All buffers are not created equal

jaycoyoyo

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I was doing the exercise to check my tone when going thru the pedalboard vs. plugging straight in.

Found the pedalboard clean was quite dull in comparison. I have/had a Soul Food in the middle of my chain, because I thought it served as a decent Klone-type buffer. I noticed some hum/buzz coming thru on my cleans, and after some troubleshooting I found that the Soul Food was the culprit.

I had a JHS Prestige in my pedal bin, so I swapped that in, and voila no hum and the cleans have great sparkle.

Anybody else have a similar experience when comparing buffers?

I don't really want this thread to turn into a true bypass vs buffer debate.

-Jay
 

BanditPanda

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Regardless of brand a buffer is supposed to be closest to your guitar signal.
If you require buffer because of cable lengths then get a dedicated buffer and place it first on your board.
No debate.
BP
 

ErictheRed

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Regardless of brand a buffer is supposed to be closest to your guitar signal.
If you require buffer because of cable lengths then get a dedicated buffer and place it first on your board.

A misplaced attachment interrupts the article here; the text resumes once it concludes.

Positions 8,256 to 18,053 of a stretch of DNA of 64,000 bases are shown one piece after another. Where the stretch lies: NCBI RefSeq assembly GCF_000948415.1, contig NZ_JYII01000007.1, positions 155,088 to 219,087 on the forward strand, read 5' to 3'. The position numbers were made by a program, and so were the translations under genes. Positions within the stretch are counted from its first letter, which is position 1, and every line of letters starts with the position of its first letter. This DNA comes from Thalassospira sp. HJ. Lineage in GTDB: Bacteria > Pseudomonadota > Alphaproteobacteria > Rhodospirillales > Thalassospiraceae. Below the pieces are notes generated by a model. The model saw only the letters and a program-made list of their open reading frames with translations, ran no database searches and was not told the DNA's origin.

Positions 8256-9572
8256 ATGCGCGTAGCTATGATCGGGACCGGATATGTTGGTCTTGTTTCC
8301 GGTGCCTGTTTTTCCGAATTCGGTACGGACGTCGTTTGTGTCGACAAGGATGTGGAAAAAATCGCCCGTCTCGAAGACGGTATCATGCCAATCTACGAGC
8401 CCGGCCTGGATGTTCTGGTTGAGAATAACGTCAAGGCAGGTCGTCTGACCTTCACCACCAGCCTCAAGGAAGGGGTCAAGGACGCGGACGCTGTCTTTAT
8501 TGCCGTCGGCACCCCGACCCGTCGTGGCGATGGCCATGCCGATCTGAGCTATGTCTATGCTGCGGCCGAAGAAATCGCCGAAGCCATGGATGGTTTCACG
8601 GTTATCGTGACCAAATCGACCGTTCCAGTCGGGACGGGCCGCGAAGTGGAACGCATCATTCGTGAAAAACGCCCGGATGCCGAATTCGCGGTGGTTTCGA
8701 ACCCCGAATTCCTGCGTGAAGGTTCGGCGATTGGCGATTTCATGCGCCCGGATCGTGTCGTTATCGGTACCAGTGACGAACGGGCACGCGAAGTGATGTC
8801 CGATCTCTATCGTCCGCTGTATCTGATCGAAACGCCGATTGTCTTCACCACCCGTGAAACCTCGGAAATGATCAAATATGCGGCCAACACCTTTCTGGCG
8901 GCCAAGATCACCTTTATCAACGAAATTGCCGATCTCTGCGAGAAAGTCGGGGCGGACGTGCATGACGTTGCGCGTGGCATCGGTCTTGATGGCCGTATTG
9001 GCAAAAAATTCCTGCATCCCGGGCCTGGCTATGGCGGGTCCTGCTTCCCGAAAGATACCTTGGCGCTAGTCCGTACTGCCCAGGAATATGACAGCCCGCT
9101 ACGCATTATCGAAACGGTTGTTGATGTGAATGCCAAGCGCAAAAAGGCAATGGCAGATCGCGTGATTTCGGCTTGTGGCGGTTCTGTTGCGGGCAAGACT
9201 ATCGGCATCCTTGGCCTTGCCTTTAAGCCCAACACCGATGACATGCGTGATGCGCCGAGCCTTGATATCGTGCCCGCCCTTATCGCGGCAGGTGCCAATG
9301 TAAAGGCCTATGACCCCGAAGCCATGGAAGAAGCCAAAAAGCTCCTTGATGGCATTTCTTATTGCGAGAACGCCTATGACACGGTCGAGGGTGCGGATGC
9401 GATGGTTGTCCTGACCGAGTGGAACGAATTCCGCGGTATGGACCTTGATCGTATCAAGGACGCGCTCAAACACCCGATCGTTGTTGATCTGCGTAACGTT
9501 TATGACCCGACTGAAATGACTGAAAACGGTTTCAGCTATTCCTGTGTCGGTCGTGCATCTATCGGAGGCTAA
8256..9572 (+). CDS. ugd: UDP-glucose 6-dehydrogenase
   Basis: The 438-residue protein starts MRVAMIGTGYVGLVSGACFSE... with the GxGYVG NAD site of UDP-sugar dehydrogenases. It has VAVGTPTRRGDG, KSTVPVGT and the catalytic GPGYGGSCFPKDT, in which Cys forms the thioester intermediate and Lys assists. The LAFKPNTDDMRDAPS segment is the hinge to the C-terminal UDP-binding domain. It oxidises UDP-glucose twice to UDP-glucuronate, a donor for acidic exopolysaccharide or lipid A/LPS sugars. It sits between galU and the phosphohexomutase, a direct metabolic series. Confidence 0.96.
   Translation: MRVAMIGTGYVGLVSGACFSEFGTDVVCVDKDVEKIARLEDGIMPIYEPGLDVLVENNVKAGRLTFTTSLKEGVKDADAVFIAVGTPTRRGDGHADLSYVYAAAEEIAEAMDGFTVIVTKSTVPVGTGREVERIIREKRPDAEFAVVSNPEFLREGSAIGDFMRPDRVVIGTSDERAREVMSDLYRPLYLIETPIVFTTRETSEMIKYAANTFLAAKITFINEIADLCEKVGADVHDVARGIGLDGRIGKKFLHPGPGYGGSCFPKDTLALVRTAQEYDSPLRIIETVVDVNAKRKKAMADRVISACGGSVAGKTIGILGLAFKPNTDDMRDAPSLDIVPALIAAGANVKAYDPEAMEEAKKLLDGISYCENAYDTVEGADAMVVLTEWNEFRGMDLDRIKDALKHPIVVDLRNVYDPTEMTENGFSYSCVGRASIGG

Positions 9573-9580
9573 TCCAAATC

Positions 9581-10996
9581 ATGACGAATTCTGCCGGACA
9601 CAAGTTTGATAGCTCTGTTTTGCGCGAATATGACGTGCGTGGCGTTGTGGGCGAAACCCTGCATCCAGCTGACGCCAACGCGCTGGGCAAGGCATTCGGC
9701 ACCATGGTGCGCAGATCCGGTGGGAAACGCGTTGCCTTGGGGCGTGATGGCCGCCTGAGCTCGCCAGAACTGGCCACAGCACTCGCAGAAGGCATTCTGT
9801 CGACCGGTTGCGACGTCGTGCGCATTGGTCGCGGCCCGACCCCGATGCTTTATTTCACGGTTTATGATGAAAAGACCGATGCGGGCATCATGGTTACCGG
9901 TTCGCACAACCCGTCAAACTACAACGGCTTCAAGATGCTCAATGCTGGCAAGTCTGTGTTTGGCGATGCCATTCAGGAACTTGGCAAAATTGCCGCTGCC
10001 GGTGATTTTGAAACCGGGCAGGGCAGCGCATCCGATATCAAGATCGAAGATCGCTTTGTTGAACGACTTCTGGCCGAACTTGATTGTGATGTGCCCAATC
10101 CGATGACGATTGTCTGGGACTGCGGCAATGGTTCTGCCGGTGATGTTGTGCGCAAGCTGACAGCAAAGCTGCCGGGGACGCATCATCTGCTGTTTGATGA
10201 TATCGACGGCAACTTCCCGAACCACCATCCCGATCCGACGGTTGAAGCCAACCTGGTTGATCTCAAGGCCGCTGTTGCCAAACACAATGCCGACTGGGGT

No debate.
BP
As the resident electrical engineer, this really isn't correct. It depends on what pedals you have, how many, whether they are buffered or not, what output impedance your pickups are, whether your pickups are active or not...

If you have a bunch of true bypass pedals, then you almost definitely want a buffer as the last pedal going out to your amp, for instance. If you have a pedal with low input impedance (like a vintage fuzz), then you need the buffer to come after that.

It really just depends, and most people should experiment with where they put them. There's nothing wrong with having multiple buffers, either.
 

BanditPanda

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No need to OCD. Place buffer closest to the guitar and be done with it.
No debate.
And please respect the OP'S wish .." I don't really want this thread to turn into a true bypass vs buffer debate. "
BP
p.s. Most custom pro boards have buffers at the beginning AND the end
 
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northernguitarguy

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No need to OCD. Place buffer closest to the guitar and be done with it.
No debate.
And please respect the OP'S wish .." I don't really want this thread to turn into a true bypass vs buffer debate. "
BP
p.s. Most custom pro boards have buffers at the beginning AND the end
No, if I place a buffer in front of my Superfuzz clone, it sounds like shit.

Also, there's no debate here re. 'true-bypass vs. buffer'. Eric was only talking placement.
 

ErictheRed

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I'm not going to get into a pissing contest, but I am an electrical engineer and understand signal processing very well. I'm also a decently competent amateur gigging guitarist.